Hatchet 20th Anniversery Addition

http://www.amazon.com/Hatchet-20th-Anniversary-Gary-Paulsen/dp/1416925082/ref=sr_1_1?s=books&ie=UTF8&qid=1395167203&sr=1-1&keywords=hatchet+20th+anniversary+edition

I loved this book when I read it as an adolescent, and after reading it again as an adult, I fell in love again. As a child, I loved the story, the suspense and the struggle to survive, but as an adult, I noticed elements like Paulsen’s voice and literary techniques such as repetition and the rich lesson it provides on the human condition in terms of its environment. I also admire the way the book navigates through the main character, Brian’s, mind. He becomes a different person because his environment demands it. One of my favorite moments in the book, especially as a life-skills teaching tool, is when Brain observes, “the second most important thing about nature, what drives nature. Food was first, but the work for the food went on and on. Nothing in nature was lazy.”

The version of Hatchet that I have attached is especially prolific because there are notes from the author spread throughout the book. Paulsen often chooses a theme or an action that Brain preforms in given chapters and writes a personal connection, or non-fiction information as compliments. For example, he gives information about how to detect and respond to a heart attack,  how to rid yourself of skunk odor, facts about bears, shares his experience with making a mistake and learning from it in chapter 14 when Brian realizes how crucial they are. Students will thoroughly enjoy this novel and it ignites rich discussion and debate.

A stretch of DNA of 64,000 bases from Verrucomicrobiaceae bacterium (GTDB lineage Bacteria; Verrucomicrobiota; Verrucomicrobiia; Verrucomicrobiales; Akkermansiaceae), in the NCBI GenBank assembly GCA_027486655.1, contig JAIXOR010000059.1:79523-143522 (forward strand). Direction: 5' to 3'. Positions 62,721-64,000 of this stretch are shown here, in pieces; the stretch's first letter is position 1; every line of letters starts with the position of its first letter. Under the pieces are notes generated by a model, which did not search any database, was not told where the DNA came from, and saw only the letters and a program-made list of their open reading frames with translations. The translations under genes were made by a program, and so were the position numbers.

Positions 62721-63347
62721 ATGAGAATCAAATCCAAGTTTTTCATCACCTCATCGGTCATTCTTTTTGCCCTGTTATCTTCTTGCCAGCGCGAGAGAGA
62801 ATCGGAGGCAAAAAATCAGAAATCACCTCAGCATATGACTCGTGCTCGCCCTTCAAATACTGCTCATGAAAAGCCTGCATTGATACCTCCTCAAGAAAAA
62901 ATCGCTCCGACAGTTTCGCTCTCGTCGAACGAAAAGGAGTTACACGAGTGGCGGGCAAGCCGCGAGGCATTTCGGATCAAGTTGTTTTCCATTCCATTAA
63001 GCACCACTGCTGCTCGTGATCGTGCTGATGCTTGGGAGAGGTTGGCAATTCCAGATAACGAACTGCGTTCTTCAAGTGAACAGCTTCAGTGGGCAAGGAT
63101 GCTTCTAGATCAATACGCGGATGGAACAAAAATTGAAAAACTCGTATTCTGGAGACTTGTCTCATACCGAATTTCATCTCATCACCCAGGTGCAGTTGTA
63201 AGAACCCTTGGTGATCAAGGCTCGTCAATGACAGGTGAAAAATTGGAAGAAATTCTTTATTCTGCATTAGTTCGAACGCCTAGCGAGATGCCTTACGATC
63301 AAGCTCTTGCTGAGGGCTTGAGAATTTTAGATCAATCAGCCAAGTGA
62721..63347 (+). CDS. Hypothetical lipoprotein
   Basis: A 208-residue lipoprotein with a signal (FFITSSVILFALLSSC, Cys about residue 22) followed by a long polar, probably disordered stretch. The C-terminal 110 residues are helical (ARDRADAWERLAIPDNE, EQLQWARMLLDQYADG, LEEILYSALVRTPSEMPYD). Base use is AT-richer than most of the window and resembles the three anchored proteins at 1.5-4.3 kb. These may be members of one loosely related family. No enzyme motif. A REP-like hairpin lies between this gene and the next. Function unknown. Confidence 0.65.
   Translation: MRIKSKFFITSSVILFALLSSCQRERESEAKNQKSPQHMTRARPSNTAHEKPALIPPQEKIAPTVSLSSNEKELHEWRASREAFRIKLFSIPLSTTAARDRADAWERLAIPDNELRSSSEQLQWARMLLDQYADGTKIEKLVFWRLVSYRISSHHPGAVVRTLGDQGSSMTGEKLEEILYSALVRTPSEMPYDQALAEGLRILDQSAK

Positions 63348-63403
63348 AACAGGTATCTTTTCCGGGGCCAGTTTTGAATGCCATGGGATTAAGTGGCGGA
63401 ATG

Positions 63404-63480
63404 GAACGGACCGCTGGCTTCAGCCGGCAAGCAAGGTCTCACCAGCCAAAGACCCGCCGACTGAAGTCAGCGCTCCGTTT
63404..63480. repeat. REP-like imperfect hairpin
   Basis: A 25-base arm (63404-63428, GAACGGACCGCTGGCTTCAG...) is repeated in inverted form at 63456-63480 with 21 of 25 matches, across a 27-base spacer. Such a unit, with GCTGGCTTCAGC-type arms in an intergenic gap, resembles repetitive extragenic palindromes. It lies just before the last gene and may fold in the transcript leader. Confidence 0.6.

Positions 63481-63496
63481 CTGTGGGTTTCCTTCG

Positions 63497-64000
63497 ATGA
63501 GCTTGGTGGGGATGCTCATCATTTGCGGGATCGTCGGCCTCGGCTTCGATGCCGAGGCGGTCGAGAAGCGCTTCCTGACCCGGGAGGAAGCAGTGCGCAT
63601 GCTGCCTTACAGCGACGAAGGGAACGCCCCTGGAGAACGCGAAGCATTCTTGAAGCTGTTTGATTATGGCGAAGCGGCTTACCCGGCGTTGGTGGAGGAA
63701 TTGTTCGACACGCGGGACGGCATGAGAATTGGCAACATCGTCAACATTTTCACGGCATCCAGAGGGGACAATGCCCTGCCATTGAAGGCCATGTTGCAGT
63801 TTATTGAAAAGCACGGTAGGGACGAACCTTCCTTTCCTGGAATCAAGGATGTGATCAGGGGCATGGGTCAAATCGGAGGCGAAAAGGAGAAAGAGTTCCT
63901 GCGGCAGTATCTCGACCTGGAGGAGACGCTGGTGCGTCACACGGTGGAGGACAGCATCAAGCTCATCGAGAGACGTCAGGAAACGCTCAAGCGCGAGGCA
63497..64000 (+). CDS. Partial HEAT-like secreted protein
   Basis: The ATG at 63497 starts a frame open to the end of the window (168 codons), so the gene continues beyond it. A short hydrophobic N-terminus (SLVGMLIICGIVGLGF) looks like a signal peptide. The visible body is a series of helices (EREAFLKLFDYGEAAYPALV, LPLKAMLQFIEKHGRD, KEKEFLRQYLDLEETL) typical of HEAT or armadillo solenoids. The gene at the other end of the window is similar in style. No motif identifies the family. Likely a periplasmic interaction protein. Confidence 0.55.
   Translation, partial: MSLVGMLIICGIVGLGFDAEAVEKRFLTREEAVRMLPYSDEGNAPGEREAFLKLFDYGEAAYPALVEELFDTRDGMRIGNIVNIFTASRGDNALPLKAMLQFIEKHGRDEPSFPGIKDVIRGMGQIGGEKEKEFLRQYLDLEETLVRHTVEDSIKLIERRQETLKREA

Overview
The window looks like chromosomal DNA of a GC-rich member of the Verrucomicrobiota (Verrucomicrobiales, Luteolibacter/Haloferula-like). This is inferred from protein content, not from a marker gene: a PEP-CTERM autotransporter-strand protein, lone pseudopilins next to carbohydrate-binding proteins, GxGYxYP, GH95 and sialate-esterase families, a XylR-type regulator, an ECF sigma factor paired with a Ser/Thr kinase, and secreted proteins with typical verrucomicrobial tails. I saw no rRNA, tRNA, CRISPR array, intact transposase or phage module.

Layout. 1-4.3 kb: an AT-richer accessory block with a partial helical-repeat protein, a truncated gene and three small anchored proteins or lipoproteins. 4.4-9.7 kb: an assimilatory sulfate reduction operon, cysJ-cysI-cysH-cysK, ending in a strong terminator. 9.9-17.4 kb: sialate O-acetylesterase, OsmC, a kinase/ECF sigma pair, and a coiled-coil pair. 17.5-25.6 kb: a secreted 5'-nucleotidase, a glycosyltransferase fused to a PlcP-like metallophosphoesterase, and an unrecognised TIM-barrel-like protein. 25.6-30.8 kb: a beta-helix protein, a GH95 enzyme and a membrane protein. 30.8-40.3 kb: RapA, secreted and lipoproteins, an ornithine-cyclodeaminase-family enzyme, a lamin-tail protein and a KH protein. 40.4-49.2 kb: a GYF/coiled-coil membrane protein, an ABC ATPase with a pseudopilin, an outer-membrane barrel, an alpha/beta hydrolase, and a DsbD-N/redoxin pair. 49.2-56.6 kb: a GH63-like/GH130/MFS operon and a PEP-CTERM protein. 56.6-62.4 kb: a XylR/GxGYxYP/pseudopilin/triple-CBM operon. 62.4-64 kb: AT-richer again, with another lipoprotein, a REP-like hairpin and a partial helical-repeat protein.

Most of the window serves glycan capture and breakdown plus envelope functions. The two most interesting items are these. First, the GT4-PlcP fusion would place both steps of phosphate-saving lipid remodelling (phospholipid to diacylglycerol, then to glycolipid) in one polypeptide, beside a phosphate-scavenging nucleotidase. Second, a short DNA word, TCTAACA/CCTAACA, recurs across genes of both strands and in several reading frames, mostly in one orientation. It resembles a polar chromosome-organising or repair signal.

-CP

Hatchet

I loved this book! Why did it have to end this way? Oh, I know, nothing neat will do, but I so wanted Brian to continue figuring out how to survive in the Canadian wilderness. He was learning so much and maturing so beautifully.  Comparing life in the wilderness with life in the Big Apple is probably unfair, but we have it so easy and yet so hard here.  I wouldn’t want to deal with those mosquitoes, or eat without my seasonings, but I wish I could become as lean and self sufficient as Brian did in that natural setting.  And I would hate not to have human company for such a long time (50 plus days?), yet while I no longer  feel overwhelmed by the crowds in New York, the  noise pollution does get to me at times, in fact more times than I care to count. I love the comfort of paved streets, but Brian learns to thread lightly and his senses become heightened by the need to eat and to survive generally. Have we given up too  much in our quest for “development”? This is a great book to teach youngsters and the young-at-heart about so many things: responsibility, thrift, patience, humility, respect for nature,…and the list goes on.

MS